According to Mason Neil, who reviews books on Instagram by pairing them with drinks, Overthrow is best washed down with a can of White Claw hard seltzer.
Emily Homonoff interviewed me about Overthrow for the Reading with Robin podcast, and we talked a lot about my dog.
When James Conrad, from the Golden Notebook bookstore in Woodstock, NY, was a guest on WAMC’s The Roundtable last week, he picked Overthrow as one of his books of the week.
Nicholas Dames, the literary fiction editor at Public Books, wrote about the Jamesianness of Overthrow, which is on his nightstand.
And a site called Read It Forward avers that Overthrow has a cool male protagonist who isn’t secretly an asshole.
There’s a lovely review of Overthrow in the September issue of Bookforum, which places the novel in the literary tradition and sees in it allegories of queer reading.
Over the weekend, I spoke with Amy Guth of Chicago’s WGN Radio about my recent article in the New Yorker on the history of unions and also, a little, about Overthrow (the segment with me starts at about 6:14).
If you’re in New York, please come to the reading at the Strand on Thursday, September 5, at 7:30pm! Admission is with purchase of the novel or of a $15 gift card.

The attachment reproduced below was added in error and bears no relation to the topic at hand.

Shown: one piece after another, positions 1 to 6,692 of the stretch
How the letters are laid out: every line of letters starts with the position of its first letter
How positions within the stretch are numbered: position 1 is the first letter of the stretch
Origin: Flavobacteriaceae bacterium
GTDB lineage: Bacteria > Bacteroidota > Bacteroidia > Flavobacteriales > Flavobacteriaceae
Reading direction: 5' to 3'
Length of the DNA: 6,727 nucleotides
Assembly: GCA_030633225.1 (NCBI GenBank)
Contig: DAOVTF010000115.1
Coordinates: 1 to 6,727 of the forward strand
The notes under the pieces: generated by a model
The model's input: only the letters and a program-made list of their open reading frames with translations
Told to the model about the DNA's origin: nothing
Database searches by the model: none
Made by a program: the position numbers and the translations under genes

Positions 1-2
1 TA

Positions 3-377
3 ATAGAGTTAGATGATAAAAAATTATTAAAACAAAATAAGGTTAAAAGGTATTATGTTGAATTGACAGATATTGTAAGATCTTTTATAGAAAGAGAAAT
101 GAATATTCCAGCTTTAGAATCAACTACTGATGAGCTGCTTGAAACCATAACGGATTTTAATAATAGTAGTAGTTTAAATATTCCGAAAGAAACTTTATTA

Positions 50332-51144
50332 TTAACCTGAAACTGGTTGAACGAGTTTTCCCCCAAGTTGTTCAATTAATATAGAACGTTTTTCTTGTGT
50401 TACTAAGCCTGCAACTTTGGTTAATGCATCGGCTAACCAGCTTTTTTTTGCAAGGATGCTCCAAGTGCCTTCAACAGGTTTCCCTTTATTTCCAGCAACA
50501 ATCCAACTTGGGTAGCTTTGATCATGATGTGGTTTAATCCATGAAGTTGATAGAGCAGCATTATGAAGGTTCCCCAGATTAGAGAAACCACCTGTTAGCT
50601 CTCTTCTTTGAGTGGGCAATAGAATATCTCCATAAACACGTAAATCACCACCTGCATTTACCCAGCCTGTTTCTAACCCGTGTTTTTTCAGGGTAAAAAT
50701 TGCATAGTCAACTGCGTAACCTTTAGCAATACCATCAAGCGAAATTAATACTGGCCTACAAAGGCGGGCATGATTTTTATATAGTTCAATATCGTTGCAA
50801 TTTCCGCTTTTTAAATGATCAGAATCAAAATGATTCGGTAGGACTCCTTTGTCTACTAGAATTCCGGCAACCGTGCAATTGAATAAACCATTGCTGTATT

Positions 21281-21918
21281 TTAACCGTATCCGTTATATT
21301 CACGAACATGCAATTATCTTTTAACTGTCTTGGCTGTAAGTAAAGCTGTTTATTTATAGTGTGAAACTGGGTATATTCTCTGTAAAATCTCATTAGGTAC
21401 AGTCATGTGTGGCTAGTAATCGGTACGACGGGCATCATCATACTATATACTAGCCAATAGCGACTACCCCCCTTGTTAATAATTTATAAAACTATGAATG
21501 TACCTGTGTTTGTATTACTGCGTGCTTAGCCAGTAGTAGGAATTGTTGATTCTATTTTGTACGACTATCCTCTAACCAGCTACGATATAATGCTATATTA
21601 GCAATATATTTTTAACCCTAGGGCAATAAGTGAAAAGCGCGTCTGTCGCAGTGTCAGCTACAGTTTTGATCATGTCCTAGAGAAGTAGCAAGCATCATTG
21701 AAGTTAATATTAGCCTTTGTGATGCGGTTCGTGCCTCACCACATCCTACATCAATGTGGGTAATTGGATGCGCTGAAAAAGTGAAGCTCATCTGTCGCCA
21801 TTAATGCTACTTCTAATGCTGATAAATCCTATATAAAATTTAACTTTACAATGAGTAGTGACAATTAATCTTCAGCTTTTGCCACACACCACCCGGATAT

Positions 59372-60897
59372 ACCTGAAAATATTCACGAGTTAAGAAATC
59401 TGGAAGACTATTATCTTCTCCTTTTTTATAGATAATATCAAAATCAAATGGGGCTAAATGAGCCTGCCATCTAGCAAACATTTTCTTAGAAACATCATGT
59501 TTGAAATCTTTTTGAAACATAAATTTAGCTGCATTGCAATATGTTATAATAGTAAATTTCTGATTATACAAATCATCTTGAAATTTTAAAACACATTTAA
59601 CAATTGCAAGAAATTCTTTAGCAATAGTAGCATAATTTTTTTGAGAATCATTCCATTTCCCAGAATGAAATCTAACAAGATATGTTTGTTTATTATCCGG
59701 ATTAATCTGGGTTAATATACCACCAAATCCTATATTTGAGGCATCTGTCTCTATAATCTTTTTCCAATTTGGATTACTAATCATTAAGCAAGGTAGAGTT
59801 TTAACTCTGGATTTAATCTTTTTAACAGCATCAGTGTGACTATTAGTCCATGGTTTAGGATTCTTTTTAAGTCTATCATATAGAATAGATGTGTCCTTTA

I’m happy about two new reviews of Overthrow. On the New Yorker website, Garth Greenwell focuses on the novel’s style, which he sees as the book’s most crucial protagonist.
And at NPR, Annalisa Quinn focuses on the novel’s metaphoric treatments of technological surveillance.
Meanwhile, the website of Powell’s bookstore in Portland has published a self Q&A that I wrote for them, including the disclosure that I collect whaling stereoviews and a drawing that I made of my writing desk.
I’m very happy to report that there’s another thoughtful, positive assessment of Overthrow,” this time by Mark Athitakis in the Washington Post.
There’s a spirited, insightful, and generous review of Overthrow in the Boston Globe by Anthony Domestico this weekend, and I feel very honored and grateful. It’s uncanny to see something one wrote reflected back through a sympathetic critic’s understanding, and it’s sort of only now that I’m realizing how “fantastical,” as Domestico puts it, the novel is.